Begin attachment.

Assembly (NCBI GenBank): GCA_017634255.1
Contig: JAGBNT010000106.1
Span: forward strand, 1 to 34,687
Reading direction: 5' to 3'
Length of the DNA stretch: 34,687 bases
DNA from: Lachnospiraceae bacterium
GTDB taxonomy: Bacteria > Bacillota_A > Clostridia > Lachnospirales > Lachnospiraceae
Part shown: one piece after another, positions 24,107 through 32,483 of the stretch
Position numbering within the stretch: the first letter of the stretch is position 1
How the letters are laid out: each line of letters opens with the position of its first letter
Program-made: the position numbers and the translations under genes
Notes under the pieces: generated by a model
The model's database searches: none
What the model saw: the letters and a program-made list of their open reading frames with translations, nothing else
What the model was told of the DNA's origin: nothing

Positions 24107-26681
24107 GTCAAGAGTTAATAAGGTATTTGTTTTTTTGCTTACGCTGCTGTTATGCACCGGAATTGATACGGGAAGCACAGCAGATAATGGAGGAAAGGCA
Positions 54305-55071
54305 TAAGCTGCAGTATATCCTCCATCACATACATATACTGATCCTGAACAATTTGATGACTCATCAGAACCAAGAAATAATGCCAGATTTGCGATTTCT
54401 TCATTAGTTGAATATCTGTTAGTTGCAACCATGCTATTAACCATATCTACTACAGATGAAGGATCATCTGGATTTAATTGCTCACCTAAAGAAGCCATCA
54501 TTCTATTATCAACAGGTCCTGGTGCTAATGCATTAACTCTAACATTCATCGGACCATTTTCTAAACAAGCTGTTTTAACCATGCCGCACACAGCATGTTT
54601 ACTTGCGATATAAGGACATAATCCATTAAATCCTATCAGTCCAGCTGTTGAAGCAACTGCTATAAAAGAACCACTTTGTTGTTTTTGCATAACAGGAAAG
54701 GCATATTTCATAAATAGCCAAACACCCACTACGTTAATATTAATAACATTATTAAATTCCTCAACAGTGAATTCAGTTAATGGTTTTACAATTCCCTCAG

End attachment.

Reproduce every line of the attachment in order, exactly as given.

Assembly (NCBI GenBank): GCA_017634255.1
Contig: JAGBNT010000106.1
Span: forward strand, 1 to 34,687
Reading direction: 5' to 3'
Length of the DNA stretch: 34,687 bases
DNA from: Lachnospiraceae bacterium
GTDB taxonomy: Bacteria > Bacillota_A > Clostridia > Lachnospirales > Lachnospiraceae
Part shown: one piece after another, positions 24,107 through 32,483 of the stretch
Position numbering within the stretch: the first letter of the stretch is position 1
How the letters are laid out: each line of letters opens with the position of its first letter
Program-made: the position numbers and the translations under genes
Notes under the pieces: generated by a model
The model's database searches: none
What the model saw: the letters and a program-made list of their open reading frames with translations, nothing else
What the model was told of the DNA's origin: nothing

Positions 24107-26681
24107 GTCAAGAGTTAATAAGGTATTTGTTTTTTTGCTTACGCTGCTGTTATGCACCGGAATTGATACGGGAAGCACAGCAGATAATGGAGGAAAGGCA
Positions 54305-55071
54305 TAAGCTGCAGTATATCCTCCATCACATACATATACTGATCCTGAACAATTTGATGACTCATCAGAACCAAGAAATAATGCCAGATTTGCGATTTCT
54401 TCATTAGTTGAATATCTGTTAGTTGCAACCATGCTATTAACCATATCTACTACAGATGAAGGATCATCTGGATTTAATTGCTCACCTAAAGAAGCCATCA
54501 TTCTATTATCAACAGGTCCTGGTGCTAATGCATTAACTCTAACATTCATCGGACCATTTTCTAAACAAGCTGTTTTAACCATGCCGCACACAGCATGTTT
54601 ACTTGCGATATAAGGACATAATCCATTAAATCCTATCAGTCCAGCTGTTGAAGCAACTGCTATAAAAGAACCACTTTGTTGTTTTTGCATAACAGGAAAG
54701 GCATATTTCATAAATAGCCAAACACCCACTACGTTAATATTAATAACATTATTAAATTCCTCAACAGTGAATTCAGTTAATGGTTTTACAATTCCCTCAG